Obviously no human being is going to be available 24/7 at the whim of curious buyers, but it’s worth thinking about ways your sales team can optimize for these shifting preferences. As Lun Plotkin notes, digital tools like web chat applications are gaining popularity for this purpose.
The entire piece is a worthwhile read for B2B salespeople and their marketing counterparts, but I was especially struck by his recounting of an instance where a company rep shared a brochure and seemed more concerned with its design than its actual content.
“This is something we come across time and again in the B2B space, where businesses don’t put enough strategic thought into sales collateral, from brochures to folders and articles to explainer videos,” Moss explains. “[The rep’s] primary concern was that his brochure was going to be made to look ‘better’, whereas it actually should have been strategically redesigned to not only help me make a decision — but to swing the decision his way.”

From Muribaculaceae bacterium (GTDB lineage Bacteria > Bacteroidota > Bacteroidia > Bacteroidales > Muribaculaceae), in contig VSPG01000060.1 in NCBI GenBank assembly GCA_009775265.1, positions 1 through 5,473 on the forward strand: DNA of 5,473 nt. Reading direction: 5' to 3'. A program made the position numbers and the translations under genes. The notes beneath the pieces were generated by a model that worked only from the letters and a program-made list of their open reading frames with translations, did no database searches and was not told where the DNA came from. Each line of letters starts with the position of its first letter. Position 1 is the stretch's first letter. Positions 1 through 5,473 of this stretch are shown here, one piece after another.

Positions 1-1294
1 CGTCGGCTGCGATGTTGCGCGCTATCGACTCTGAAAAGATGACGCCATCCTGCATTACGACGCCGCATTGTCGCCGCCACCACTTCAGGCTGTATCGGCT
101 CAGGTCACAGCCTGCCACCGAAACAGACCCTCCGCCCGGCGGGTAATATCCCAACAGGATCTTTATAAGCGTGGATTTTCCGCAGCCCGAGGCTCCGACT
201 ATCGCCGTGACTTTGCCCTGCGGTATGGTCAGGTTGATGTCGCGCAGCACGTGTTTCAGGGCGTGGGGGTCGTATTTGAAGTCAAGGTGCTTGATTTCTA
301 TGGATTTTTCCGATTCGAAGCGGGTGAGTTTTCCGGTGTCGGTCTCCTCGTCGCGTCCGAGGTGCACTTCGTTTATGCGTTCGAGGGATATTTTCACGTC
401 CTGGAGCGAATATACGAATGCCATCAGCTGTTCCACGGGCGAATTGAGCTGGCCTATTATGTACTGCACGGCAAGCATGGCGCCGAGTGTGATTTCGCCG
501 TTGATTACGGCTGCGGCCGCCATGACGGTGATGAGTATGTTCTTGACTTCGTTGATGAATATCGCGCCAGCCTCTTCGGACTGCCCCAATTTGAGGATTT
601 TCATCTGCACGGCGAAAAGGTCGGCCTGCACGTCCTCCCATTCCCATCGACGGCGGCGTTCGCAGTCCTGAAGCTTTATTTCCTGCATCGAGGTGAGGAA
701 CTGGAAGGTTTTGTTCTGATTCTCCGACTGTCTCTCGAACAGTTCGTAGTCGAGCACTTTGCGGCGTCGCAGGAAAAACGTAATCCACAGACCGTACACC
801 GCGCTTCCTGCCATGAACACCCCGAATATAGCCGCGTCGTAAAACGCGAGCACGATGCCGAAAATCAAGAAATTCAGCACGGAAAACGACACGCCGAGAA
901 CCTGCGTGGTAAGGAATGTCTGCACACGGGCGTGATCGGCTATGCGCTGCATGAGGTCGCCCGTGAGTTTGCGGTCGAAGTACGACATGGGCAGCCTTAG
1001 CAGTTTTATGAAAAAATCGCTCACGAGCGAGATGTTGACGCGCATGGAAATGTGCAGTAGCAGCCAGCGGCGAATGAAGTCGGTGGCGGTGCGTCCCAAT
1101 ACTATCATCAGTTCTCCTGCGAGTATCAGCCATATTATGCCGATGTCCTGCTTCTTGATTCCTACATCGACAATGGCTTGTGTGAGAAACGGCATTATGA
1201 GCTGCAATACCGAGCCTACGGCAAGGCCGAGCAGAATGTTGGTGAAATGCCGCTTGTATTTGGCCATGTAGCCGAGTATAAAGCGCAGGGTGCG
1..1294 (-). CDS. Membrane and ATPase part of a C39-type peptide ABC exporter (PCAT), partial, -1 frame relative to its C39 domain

It’s worth noting that Moss was engaging these companies deeper into his journey, which is why he felt more persuasive content was warranted. For those engagements taking place earlier in the process, buyers tend to value more general, objective information that helps them fully understand their options. Work with marketing to ensure you have content aligning with each stage of the journey.
Early Bird Gets the Worm